Bats in Agroecosytems around California's Central Coast

Thursday, 18 December 2014
Alex Wayne, UC Santa Cruz HSSI Program, Santa Cruz, CA, United States
Bats in agroecosystems around California’s Central Coast:

A full quarter of California’s land area is farmland. Crops account for $32.5 billion of California’s GDP. Insect control is a big problem for farmers, and California bats eat only insects, saving farmers an estimated $3 to $53 billion a year.

As farmers maximize crop yield, they use more pesticides, herbicides, and fertilizers, which contaminate runoff streams that bats drink from. Also, pesticide use kills bats’ sole food source: insects.

My research objective was to find out how farm management practices and landscape complexity affect bat diversity and activity, and to see which one affects bat activity more. We monitored 18 sites, including conventional, organic, and low and high-complexity landscapes. We noted more bat activity at sites with high complexity landscapes and organic practices than at sites with either low-complexity landscapes or conventional farming practices. I captured and processed bats and recorded data. I also classified insects collected from light traps.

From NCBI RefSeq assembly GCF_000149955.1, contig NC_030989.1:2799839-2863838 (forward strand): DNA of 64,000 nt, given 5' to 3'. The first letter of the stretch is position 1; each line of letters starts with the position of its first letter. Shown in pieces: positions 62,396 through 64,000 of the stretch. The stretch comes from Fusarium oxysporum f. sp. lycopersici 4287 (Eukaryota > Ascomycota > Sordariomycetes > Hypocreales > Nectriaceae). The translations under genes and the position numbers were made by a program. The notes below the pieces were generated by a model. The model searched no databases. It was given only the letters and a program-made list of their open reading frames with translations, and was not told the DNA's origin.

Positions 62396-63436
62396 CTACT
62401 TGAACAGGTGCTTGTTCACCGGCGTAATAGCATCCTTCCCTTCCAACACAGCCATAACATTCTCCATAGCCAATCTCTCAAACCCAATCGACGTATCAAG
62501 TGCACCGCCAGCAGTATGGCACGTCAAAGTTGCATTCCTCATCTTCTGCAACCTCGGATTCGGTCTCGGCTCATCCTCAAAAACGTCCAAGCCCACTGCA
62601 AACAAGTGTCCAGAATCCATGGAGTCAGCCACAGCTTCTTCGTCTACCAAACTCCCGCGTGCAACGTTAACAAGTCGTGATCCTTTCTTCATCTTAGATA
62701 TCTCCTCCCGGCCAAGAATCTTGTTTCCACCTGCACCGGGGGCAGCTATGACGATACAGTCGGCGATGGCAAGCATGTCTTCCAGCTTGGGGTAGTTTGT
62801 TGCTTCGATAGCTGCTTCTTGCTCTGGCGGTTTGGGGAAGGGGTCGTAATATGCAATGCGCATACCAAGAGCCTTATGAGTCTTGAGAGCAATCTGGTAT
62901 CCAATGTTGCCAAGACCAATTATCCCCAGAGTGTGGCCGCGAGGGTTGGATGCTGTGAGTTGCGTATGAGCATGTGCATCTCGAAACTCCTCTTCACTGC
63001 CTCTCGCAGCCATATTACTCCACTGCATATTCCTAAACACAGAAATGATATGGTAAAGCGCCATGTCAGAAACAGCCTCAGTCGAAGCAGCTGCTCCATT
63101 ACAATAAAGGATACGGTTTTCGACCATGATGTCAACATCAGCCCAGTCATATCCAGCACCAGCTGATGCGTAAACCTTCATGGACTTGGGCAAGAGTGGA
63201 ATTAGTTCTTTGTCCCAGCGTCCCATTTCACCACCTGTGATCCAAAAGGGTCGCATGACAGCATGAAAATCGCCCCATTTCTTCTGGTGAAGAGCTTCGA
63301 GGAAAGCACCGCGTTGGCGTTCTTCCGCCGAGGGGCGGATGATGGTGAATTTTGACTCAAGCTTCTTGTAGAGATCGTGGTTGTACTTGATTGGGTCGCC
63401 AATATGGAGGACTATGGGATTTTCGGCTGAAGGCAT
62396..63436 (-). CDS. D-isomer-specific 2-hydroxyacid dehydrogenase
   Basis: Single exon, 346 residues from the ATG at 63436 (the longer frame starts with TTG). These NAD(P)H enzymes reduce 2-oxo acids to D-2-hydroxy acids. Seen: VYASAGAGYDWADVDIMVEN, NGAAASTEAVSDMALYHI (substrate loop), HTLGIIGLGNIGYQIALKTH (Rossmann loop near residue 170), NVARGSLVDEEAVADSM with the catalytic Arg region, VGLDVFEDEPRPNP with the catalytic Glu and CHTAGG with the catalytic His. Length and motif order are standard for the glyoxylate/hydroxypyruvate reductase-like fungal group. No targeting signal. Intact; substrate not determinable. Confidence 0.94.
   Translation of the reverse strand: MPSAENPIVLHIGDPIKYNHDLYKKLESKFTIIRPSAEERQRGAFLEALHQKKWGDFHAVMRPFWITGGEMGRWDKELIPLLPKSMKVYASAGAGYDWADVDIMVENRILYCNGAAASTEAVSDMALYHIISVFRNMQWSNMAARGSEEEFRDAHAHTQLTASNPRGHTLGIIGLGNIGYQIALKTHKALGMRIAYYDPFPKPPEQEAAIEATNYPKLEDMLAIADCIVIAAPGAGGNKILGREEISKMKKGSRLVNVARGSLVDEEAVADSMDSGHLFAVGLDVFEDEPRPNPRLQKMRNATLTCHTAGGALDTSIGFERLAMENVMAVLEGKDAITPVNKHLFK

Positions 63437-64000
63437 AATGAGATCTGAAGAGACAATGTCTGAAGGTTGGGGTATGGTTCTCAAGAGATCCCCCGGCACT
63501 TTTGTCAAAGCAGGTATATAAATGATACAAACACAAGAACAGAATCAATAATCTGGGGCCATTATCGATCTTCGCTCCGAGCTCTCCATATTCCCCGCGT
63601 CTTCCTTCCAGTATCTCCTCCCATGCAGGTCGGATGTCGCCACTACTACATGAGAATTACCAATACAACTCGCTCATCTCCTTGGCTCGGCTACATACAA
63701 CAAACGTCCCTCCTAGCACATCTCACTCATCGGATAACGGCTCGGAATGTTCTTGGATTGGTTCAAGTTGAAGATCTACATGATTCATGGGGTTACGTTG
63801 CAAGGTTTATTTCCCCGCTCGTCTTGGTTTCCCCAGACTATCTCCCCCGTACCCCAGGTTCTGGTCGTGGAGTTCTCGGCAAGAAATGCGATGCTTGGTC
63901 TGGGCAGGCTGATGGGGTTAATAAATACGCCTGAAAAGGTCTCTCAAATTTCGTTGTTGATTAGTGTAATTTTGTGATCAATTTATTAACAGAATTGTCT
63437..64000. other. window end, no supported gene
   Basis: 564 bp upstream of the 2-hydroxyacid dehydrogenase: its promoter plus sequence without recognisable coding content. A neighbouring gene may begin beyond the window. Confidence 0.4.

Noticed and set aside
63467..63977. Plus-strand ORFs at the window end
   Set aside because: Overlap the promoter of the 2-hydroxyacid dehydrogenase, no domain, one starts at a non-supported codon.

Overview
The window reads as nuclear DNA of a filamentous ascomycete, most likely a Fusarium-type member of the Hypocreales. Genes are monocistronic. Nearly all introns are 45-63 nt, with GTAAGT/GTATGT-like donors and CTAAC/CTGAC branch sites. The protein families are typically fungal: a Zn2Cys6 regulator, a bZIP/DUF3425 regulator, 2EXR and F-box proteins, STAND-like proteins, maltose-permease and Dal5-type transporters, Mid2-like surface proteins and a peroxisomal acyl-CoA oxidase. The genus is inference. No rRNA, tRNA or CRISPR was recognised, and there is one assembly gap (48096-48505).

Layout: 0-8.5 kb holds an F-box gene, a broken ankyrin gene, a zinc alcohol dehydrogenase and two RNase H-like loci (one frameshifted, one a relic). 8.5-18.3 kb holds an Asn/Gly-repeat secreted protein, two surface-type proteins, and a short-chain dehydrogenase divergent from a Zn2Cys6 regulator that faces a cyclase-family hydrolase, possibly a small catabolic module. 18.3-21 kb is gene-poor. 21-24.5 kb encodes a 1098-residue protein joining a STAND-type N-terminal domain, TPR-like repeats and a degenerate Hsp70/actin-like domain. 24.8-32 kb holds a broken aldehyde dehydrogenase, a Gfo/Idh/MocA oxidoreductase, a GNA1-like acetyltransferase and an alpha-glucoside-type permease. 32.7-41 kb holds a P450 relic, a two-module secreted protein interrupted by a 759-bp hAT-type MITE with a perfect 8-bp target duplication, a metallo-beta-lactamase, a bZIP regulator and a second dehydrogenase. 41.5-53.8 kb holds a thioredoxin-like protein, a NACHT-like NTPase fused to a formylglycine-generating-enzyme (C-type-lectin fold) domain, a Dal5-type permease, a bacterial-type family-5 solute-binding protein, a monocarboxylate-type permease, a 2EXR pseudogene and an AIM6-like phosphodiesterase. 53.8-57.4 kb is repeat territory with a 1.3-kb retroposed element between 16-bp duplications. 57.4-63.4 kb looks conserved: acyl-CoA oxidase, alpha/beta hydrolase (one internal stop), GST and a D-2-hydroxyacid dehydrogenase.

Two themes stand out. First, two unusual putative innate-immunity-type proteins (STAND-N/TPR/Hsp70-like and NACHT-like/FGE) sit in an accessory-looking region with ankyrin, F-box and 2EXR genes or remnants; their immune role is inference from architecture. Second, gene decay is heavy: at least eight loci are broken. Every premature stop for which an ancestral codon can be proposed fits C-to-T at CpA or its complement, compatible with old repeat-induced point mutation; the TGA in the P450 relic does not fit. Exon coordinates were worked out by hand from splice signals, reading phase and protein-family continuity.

I learned how to handle bats and measure forearm length and weight, as well as how to indentify their gender. I took hair clippings and fecal samples, which yield data about the bats’ diet. Their diet, in turn, gives us data about which pests they eat and therefore help control. I also learned about bats’ echolocation: they have a special muscle over their ears that closes when they echolocate so that they don’t burst their own eardrum. Also, some insects have evolved a special call that will disrupt bats echolocation so bats can’t track it.